Hi there! I just found this forum. Here's a short tale and some sage advice
I have always (well, since age 9 anyways) loved sailing, and have always been involved. Have owned a few boats over the years, too.
Back in '78 I bought my first boat
- a Catalina
22. Owned it for 5 years - great beginning boat
. My first wife tried sailing with me several times, but she just didn't like it. She's a great gal, but there were several other issues between us, so she's now my "ex", but still a good friend.
My second wife LOVES sailing, and we chartered together many times on the Chesapeake, in Maine
and in the BVI
. We dreamed of living aboard
and cruising after retirement
- "when we could afford it".
In '95 I did the early retirement
thing after 30-odd years in sales and sales management for "corporate America" and tried my hand in a new business venture which was intended to set us up financially quicker than our original plan. Simply put, it didn't work
out and after a few years I had to get another "job". I started driving a long-distance tour bus (great fun), but the dream was still alive.
In '01 we happened upon our "dream boat" at a great price
, so, even though we really couldn't afford it, we bought her. She's a '77 CSY
44 "walkover" cutter
- big, heavy, comfortable and built like a tank. She needed a bit of TLC, but was basically very sound and had many good upgrades like new engine
, etc. We keep her in the southern Caribbean
. (She's currently in Carriacou - one island north of Grenada
But, we couldn't afford to cast off just yet. Then we hit upon an idea: run the boat in charter
to pay our way! We sold
our house and much of our belongings, advertised and had enough paying guests in our first season to cover our expenses for the 4 months we lived aboard. We thought we were on to something. I drove the bus another year while we promoted the charter
business like crazy and our next season was completely booked out! WE not only covered our costs, but had enough money
left over to pay for a few upgrades and most of the cost of storing the boat over the summer. We KNEW we were on to something!
Full time living aboard
seemed a real possibility again - and soon!
However - all was not well! That first summer I had to have shoulder surgery and so missed a lot of work
time which set us back financially. Then, the next summer I had to have an operation on the other shoulder and missed more work - another setback for the schedule.
Now here's the REAL kicker! This spring, after returning to the states from our wonderful charter season, I had a few warning signs so went to see my doctor. I was diagnosed with rectal cancer.
Then, three weeks later, my wife was diagnosed with colon cancer!
Suddenly everything in our lives turned upside down!
I have had chemo and radiation therapy. A month ago the primary tumor was surgically removed. I now wear an ostomy bag (I call it my poop sack) hanging from my belly until the surgery on my internal plumbing
heals. It was also discovered that one lymph node tested positive so the possibility of the cancer spreading exists and I will start a 6 month chemo schedule next week. Long term prognosis is good, but there is this cloud!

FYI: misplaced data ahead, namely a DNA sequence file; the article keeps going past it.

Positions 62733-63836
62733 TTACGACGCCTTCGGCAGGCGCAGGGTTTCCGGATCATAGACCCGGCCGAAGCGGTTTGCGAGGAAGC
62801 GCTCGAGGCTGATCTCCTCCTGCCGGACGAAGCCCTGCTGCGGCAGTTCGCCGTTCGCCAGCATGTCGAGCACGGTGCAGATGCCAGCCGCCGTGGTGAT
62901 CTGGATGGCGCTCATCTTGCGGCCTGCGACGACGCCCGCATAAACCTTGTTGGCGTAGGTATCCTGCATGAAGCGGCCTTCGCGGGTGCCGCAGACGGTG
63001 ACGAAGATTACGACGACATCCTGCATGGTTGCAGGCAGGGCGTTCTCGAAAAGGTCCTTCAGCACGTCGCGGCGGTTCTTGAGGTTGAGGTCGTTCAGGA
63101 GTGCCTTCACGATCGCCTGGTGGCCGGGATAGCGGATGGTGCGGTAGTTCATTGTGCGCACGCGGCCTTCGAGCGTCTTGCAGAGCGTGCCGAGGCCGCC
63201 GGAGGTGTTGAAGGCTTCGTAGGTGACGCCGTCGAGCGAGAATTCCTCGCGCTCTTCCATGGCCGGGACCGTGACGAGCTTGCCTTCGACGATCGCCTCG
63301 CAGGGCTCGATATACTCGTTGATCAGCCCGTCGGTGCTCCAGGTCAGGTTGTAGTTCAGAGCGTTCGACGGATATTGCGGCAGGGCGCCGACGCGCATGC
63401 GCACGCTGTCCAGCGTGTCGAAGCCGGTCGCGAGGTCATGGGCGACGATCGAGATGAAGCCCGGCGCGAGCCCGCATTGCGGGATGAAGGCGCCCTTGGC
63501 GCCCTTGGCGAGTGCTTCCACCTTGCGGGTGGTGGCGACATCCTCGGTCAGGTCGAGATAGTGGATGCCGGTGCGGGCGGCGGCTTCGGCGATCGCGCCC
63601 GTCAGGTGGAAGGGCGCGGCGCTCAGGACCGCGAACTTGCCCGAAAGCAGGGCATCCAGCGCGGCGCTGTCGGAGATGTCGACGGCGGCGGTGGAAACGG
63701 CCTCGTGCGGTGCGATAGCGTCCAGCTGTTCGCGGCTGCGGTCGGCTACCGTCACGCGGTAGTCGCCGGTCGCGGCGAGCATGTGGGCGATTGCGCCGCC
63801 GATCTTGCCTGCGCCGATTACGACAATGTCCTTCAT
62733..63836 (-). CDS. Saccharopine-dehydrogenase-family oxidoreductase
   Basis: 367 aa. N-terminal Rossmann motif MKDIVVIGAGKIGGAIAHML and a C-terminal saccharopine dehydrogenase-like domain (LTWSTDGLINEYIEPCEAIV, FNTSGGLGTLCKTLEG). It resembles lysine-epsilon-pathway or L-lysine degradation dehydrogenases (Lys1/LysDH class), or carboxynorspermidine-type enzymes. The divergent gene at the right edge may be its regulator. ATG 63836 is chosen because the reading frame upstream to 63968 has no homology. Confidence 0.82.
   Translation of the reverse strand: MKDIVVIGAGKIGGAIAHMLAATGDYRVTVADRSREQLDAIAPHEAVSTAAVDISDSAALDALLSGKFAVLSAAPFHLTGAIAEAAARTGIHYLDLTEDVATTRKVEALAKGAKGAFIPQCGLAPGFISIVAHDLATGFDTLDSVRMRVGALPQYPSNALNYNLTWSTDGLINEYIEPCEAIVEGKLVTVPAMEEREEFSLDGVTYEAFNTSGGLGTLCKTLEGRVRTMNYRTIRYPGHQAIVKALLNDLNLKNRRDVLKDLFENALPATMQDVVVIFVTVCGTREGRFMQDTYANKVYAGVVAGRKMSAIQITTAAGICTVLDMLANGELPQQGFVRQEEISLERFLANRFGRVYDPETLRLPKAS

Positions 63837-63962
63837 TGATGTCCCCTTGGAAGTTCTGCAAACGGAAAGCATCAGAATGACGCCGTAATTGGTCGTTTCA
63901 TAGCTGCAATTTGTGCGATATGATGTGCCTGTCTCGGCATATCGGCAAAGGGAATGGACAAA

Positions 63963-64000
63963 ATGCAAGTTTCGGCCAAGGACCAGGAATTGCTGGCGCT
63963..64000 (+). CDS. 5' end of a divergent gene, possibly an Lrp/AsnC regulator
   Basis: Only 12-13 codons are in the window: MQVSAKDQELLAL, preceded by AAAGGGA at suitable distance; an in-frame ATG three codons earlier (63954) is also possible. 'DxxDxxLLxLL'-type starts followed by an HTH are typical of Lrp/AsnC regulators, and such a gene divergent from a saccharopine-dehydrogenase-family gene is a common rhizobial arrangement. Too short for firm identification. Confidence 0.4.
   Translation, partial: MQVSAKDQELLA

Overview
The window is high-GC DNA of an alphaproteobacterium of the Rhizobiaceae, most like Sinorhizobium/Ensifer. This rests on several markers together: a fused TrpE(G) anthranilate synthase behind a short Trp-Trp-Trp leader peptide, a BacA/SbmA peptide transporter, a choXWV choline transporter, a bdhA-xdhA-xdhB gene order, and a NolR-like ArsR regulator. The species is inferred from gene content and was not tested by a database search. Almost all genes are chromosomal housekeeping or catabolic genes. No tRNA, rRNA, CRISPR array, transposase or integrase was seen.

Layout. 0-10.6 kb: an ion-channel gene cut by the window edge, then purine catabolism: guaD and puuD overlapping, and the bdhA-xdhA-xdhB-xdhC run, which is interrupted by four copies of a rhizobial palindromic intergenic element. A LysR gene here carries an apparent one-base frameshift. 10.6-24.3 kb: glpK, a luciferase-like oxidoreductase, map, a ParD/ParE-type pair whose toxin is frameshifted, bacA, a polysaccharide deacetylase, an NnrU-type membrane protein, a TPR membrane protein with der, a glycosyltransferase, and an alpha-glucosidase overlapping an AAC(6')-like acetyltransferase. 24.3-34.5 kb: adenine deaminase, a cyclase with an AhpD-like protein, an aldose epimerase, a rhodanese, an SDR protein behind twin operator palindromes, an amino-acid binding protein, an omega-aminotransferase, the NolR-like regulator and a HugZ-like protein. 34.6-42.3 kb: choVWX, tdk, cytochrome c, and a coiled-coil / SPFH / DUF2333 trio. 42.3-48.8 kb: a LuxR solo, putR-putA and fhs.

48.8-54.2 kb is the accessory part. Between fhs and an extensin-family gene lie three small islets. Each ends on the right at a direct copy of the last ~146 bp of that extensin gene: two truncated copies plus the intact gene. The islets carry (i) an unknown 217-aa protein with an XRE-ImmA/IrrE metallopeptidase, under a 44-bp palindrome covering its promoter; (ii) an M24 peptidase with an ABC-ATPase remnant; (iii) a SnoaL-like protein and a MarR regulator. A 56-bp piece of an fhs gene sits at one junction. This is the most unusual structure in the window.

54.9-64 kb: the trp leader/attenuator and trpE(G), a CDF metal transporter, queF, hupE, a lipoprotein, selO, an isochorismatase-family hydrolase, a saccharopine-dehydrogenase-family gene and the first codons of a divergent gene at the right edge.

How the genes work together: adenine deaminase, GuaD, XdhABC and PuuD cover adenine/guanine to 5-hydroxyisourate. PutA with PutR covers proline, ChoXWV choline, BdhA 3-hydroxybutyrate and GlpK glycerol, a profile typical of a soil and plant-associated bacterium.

My wife (slightly different disease, different location) had surgery, but it was then discovered that the disease has spread to several other organs in her abdomen including both lobes of her liver - inoperable. She is now on a long-term chemo schedule, but the long term outlook is not good.
Our attitude is such that we plan to beat this thing and continue with our cruising dream. But if things don't work out at least we can say we went for it, and that we got to enjoy a few winters living aboard our dream boat in paradise. That's a lot more than most people can say!
The sage advice
? If you have a dream of cruising "someday", DO IT NOW! That "someday" may never get here!
"But I can't afford it yet." News flash: You won't be able to afford it later, either - so to hell with it - just GO!
"But what about the kids". Do a sales job on them and take them along! Work with your school
and home-school them while you're gone. They'll get a much better education and will get first-hand real-life experiences, too!
"But this, that and the other thing ...." OK, make all the excuses you want ... but if you Really want to go cruising ... I mean REALLY want to go, then DO IT! If you don't, then all those "reasons" not to will prevail - and guess what ... you'll never go! Of course, you will then be able to fool yourself into thinking that you didn't get to go because of all those good reasons ... but the bottom line is that you won't have realized your dream ... get it?
If you really, REALLY want to go there are ways to do it. Buy an adequate boat - it doesn't have to be huge and new and have all the bells and whistles (they just break down anyways). Spend a year fixing it and preparing it to do what you want. Do it yourselves so you learn about the boat in the process (and save money). Then do some coastal cruising to hone your skills - then a couple of short passages - then go cruise
for a couple of years. At this point re-asses yourselves. Maybe you'll find you've fulfilled your goal and you can return to shore and take up where you left off. Maybe you'll find you love the lifestyle and will set off to explore the rest of the world. But either way you can say you did it!
Favorite bumper sticker: "Life's short. Eat dessert first!"
As I said - we're going to beat this current
Hope to see y'all out there real soon!
By the way - check out our website at: www.lanostra.net.